Without massive public outcry, protest and coordinated boycotts, I think it is inevitable that the American surveillance state which is already in place will only get larger and harder to escape.

With $50 computers that can be used to spy on Wi-Fi networks and now domestic drones for aerial surveillance, there is very little left that the government can’t look in on already.

In fact, we might be at the point where there is currently nothing left private and this latest development is just going to act to better allow the government to track, target and harass those who truly care about freedom and everything that America is supposed to stand for.

After all, according to the National Consortium for the Study of Terrorism and Responses to Terrorism (START), which is a Department of Homeland Security Science and Technology Center of Excellence, if you are “reverent of individual liberty (especially [your] right to own guns, be free of taxes), [or] believe in conspiracy theories that involve [a] grave threat to national sovereignty and/or personal liberty and a belief that one’s personal and/or national “way of life” is under attack and is either already lost or that the threat is imminent” you have the ideological motivations of a terrorist.

I highly recommend that all readers take a moment to share this information with anyone and everyone they can, as this truly affects us all.  Without large-scale resistance, this trend has no hopes of being stopped or even slowed down.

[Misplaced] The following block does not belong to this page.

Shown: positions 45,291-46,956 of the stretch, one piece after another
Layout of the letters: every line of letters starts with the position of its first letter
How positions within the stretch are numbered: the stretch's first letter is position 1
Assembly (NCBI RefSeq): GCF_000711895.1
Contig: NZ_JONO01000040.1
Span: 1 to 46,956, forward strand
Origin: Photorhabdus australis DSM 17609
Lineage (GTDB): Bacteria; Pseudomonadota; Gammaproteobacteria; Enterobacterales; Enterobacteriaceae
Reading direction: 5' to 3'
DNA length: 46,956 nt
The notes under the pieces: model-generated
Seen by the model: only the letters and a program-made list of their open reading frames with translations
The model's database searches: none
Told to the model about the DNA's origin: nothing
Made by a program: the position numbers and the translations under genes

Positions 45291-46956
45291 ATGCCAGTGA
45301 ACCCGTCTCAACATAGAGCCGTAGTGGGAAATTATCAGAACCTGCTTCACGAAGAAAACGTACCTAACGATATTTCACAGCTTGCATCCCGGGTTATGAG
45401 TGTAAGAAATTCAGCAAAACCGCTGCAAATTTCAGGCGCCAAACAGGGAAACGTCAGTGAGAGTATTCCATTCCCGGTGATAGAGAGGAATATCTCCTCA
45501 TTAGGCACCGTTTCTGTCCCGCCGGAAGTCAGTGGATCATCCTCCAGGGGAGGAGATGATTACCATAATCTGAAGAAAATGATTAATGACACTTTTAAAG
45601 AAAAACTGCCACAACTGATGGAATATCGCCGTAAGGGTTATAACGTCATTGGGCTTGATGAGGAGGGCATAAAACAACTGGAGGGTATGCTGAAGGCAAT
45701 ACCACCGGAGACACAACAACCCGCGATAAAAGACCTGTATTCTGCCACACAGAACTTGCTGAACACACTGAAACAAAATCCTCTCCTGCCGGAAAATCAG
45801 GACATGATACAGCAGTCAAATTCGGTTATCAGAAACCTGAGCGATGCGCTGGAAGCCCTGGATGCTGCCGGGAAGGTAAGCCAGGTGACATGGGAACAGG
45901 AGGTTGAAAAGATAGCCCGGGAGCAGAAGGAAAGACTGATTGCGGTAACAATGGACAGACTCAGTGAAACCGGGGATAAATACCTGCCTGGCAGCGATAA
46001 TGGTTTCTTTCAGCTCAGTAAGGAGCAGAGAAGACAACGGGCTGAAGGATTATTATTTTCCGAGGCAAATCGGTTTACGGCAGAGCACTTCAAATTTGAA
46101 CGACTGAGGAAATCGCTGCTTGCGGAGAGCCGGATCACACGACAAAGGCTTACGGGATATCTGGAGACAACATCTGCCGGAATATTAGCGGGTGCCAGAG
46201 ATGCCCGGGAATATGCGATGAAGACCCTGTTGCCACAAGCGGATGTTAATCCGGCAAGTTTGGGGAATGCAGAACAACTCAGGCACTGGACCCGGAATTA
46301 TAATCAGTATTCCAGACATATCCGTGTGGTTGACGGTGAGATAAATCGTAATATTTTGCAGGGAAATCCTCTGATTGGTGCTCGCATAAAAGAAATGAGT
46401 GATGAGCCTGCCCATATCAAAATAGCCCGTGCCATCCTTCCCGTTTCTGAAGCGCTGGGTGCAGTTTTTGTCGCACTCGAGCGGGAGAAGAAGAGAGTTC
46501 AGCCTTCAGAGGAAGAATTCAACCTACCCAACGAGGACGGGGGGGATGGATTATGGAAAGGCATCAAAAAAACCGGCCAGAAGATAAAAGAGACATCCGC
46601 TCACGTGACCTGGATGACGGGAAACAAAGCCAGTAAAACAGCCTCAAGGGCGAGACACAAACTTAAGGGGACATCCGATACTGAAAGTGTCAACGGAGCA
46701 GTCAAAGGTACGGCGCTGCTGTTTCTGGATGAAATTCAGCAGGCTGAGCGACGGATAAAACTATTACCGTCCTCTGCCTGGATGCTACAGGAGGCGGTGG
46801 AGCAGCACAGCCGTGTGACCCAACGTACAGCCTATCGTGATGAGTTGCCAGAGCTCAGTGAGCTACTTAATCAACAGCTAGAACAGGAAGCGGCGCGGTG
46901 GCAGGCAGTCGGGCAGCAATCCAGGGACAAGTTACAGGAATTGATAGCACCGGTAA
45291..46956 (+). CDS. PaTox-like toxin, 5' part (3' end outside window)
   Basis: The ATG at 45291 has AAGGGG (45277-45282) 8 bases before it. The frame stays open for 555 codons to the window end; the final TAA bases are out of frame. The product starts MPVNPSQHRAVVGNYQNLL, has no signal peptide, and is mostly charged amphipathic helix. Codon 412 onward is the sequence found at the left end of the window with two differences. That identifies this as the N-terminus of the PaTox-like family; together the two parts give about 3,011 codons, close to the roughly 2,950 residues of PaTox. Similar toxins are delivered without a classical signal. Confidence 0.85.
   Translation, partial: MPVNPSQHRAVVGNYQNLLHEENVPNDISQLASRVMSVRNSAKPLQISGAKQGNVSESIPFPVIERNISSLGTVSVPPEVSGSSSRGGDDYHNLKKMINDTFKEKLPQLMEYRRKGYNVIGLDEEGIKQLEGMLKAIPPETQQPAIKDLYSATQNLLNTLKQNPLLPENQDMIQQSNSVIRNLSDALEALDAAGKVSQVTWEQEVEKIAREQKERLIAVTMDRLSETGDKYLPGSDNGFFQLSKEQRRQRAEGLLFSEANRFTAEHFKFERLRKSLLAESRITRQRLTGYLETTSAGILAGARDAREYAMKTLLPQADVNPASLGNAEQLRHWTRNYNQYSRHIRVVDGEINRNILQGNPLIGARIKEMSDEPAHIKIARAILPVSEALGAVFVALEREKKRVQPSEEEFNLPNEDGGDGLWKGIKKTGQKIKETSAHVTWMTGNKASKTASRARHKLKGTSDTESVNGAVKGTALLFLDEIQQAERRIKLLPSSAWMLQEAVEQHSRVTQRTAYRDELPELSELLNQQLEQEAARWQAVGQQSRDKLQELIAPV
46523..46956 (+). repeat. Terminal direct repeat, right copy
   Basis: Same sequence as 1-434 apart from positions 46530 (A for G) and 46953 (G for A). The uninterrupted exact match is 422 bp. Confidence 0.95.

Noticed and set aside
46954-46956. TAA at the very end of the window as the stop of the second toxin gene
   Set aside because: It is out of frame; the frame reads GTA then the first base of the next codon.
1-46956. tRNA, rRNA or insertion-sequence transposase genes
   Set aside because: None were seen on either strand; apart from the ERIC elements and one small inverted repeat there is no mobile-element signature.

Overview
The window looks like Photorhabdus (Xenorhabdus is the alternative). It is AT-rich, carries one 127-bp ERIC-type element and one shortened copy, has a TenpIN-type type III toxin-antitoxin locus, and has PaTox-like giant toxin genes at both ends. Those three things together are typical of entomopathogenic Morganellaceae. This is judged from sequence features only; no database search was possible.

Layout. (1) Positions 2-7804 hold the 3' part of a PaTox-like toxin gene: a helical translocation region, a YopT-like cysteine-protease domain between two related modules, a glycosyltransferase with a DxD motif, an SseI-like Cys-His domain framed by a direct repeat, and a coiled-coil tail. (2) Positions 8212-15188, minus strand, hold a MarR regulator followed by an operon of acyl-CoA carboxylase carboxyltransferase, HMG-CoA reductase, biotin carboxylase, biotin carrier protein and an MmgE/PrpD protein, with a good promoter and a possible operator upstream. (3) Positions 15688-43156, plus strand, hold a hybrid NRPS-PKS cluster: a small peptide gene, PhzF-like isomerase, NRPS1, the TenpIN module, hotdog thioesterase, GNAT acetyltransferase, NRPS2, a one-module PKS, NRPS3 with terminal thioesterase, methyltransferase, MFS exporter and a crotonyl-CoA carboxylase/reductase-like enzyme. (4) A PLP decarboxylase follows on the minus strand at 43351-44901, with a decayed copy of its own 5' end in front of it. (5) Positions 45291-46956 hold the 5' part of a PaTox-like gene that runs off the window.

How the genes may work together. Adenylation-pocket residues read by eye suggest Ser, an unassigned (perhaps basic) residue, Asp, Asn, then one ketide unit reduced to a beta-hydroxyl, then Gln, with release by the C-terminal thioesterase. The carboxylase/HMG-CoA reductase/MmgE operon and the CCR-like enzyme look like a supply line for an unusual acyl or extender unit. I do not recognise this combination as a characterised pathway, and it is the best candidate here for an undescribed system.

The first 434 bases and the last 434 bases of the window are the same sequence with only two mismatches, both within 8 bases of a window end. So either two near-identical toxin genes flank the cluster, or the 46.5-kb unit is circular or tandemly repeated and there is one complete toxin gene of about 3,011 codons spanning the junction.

While this legislation has obviously already passed, we must keep in mind that as Americans we have the power to turn this issue into political and economic suicide.

By that I mean that we have the real power of making it impossible for politicians to support the use of drones domestically without getting a hellish backlash from the public.

Furthermore, we can continue to organize boycotts to force companies to change policy, just as was the case with the boycott of GoDaddy over their support of and role in crafting the Stop Online Piracy Act (SOPA) and the PROTECT IP Act (PIPA).

While it might seem like it at times, the American people are far from powerless and when organized, we can be a quite fearsome foe indeed.

If I have missed anything or you would like to tip me off to a story or avenue of research, please email me immediately at [email protected] with anything and everything you have to share.

2 Responses to The American police state takes a major step forward with passage of bill accelerating integration of drones into American airspace

  1. Anonymous February 10, 2012 at 5:26 AM

    As usual PHENOMENAL article. We need to step up to the plate and stop this. Sent out to my family.

  2. Bill stewart February 12, 2012 at 3:05 PM

    I just found ur site glad I did…..


Leave a Reply

Your email address will not be published.

You may use these HTML tags and attributes: <a href="" title=""> <abbr title=""> <acronym title=""> <b> <blockquote cite=""> <cite> <code> <del datetime=""> <em> <i> <q cite=""> <s> <strike> <strong>